Sometimes farming teaches you that no matter how well you plan, you are still at the whim of nature's desires.
Back in February, I decided to move our cottage garden a few hundred yards closer to the house. Where it sat, everything from electricity for the fences and water for the plants had to be accessed via extension. I have in my possession 350' of garden hoses. I had 600' of electric horse fence for the perimeter of that large garden and another 150' of wire run along the ground to hook up said fence to our electric fencer, plugged in nicely on the side of the house. Then the aspect of walking there, back and forth, each time you forgot something or filled the wagon with produce, was starting to get old. Finally, our retired friends who garden with us were less and less excited for that same walk each time they came out. In my mind, all signs pointed to move.
The end of March and the first two weeks of April were so wet, it made no sense to take things down. Our soil is mostly black clay and if you step in it while it's wet, your boots will soon be twice as heavy and behave like snowshoes. Plus, it ruins the tilth of the soil with all that tramping around. No, I'd have to keep waiting.
On April 13th, a freak snow storm hit Wisconsin. While April snows aren't unusual here, the magnitude and length of this storm certainly was. It continued for the next 48 hours, dropping 30+ inches of snow in some areas. Records were broken all over the state and the snowfall was so heavy that literally everything shut down. When Winter Storm Evelyn finally ended, no one was going anywhere on Monday morning. It took another week for the snow to melt and another week after that for the ground to fully dry out.
In my little world, that meant there would be NO moving any garden beds, and especially no moving the damp, heavy soil those beds contained. Spring, which had seemed within arms reach a few days before, was now delayed by three weeks.
In early May, I took down the entire electric fencing system, the aging snow fence, 50 or so T-posts and as many little garden items that I could haul back without help. Next was the hard part; lifting up and moving our 15 raised beds to the new location, transporting the soil and refilling said beds, then erecting a new fence. I had hoped to get all this done in the month of May, thereby barely slowing down my planting season.
The garden, as it looked after the snow melt and rain dried up, early May.
Beginning the long process of moving, by taking down the fence.
The garden without the fence and the beds, with two raised beds already hauled off.
Then the rains came. Yes, after the snow was gone and the ground began to green a little, we got inch after inch of rain. In fact, there was only about one week in which the ground had enough time to dry before the next storm that I was able to get some garden beds moved and enough soil hauled to fill one of them.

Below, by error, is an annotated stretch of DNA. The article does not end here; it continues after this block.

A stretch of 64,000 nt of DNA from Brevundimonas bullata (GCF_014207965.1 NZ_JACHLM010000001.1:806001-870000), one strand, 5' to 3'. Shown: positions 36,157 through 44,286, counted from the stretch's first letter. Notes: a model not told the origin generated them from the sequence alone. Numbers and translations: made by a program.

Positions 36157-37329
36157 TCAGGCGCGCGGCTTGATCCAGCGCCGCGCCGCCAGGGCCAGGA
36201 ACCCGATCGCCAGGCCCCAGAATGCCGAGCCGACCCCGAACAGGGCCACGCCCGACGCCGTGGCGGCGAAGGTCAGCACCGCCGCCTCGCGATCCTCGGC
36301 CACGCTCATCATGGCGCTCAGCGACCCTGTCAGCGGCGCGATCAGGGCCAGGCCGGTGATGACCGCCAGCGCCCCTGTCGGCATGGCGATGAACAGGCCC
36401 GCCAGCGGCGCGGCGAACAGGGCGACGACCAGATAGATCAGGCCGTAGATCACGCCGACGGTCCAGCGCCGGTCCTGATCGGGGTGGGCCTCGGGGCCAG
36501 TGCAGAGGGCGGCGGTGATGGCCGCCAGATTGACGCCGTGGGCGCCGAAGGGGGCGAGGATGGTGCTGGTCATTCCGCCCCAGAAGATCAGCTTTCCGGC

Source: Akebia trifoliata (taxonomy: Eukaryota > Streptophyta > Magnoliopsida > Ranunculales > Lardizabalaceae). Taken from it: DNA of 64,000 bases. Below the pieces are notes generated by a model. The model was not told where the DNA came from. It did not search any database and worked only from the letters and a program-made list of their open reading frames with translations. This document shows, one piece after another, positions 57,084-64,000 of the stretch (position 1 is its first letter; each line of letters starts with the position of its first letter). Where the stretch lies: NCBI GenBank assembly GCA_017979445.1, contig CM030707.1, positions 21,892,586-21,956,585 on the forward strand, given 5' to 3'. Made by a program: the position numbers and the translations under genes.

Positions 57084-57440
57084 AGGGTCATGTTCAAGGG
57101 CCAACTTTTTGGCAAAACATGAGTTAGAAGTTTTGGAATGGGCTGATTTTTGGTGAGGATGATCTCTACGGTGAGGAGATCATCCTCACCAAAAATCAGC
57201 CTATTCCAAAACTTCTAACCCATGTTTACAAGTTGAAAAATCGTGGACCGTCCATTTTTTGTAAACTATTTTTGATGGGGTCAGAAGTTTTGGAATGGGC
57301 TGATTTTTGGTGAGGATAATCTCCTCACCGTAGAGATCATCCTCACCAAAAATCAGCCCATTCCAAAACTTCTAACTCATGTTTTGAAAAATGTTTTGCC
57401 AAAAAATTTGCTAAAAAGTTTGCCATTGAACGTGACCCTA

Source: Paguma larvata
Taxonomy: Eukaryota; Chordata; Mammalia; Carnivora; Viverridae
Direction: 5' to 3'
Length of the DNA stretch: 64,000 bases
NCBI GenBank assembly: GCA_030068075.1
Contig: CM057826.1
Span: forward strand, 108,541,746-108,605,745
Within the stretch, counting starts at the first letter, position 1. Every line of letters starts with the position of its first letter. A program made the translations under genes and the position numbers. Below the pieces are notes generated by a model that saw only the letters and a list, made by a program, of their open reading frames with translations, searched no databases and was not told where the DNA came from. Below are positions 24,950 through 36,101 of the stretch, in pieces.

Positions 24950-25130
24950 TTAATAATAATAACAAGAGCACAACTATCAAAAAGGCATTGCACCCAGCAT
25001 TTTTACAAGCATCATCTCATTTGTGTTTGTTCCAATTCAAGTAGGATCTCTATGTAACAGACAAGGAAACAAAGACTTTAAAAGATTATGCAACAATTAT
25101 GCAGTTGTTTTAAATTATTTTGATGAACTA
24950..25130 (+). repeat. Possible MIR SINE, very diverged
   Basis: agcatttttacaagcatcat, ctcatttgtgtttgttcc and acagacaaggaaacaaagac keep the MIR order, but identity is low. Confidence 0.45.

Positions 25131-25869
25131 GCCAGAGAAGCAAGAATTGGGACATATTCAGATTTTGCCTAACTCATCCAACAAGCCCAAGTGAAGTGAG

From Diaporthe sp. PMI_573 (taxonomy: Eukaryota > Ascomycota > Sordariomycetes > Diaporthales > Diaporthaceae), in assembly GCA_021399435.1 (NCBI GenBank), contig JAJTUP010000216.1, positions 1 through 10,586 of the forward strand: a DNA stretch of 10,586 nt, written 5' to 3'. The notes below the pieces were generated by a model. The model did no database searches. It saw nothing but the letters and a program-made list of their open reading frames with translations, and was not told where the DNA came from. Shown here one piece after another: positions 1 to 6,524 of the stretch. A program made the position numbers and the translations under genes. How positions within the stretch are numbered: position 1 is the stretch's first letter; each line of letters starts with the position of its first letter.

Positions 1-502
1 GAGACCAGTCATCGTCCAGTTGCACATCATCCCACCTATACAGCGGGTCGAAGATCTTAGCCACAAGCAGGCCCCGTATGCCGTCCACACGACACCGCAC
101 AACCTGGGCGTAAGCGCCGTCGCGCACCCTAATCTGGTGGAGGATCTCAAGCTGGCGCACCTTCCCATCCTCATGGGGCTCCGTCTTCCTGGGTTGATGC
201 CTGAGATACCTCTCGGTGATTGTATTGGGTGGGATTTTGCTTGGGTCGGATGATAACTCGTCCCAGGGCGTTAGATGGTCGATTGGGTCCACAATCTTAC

Meanwhile, my started plants, which I'd already transplanted to larger containers once, were hardened off and sitting impatiently on the deck. I began giving summer squash and zucchini, cabbage and green peppers away. Anyone who visited went home with a plant or four. The poor things were becoming root-bound and I had no place to put them.
This spring was a lesson in patience and acceptance for me. Patience with the weather, of course, but also recognizing my own expectations and their limitations. Acceptance and peace with the fact that my grand plans for a garden move were never going to be realized this year. Once I accepted that, it was easy to move forward. In fact, it was almost a relief. Now, instead of a remake of the garden as it sat, I could create landscaping here, near the house, in places that had needed landscaping for years, but were neglected due to the high needs of that cottage garden.
With renewed vigor and hope, and a lot of Andy's help, we moved six raised beds immediately to the house. Starting from the south end of the deck, we fit five raised beds up against the house.
Thank the Lord for tractors and hydraulics!
We had already placed one on the back of the house, against the south wall where nothing but weeds were growing. Here I planted my ailing peppers, cabbages and remaining summer squash. Given that I had perennials still growing happily in the old garden, started vegetables and flowers sitting on my deck, AND a bunch of freshly purchased seeds packets sitting in the house, I was forced to be creative in my planting.
I dug up most of the perennial border flowers and found homes for them both in the garden beds, but also in areas around our side yard that needed a little pick-me-up.
A wagon of Instant Garden!
By now, we had hit the first week of June. Only once since I've been gardening (11 years) have we ever planted this late. It automatically ruled out radishes and peas. I was, however, able to plant several varieties of lettuces and kale because the little garden beds all get afternoon shade. This will keep the hottest part of the sun off them and keep them from bolting so quickly in deep summer.
Now, with my 1/3 sized garden set up and planted, I have far fewer responsibilities than I did before. Last summer, the garden became all-consuming and by August, I was sick of it. Although it was beautiful, and we even hosted two garden parties amidst the bucolic atmosphere, I felt the stress outweighed the sights. With this garden move, I had already planned on reducing the overall size of the garden to cut down on mowing and labor. This solution is even better. We get fresh produce and flowers right next to our house and I am not feeling nearly as tied down to the chore of gardening.
While it wasn't what I envisioned a few months ago, I'm truly looking forward to our little kitchen cottage garden and what it can produce for us this year. What plans have you had to alter where it turned out better in the end?
Photos property of Becky Sell.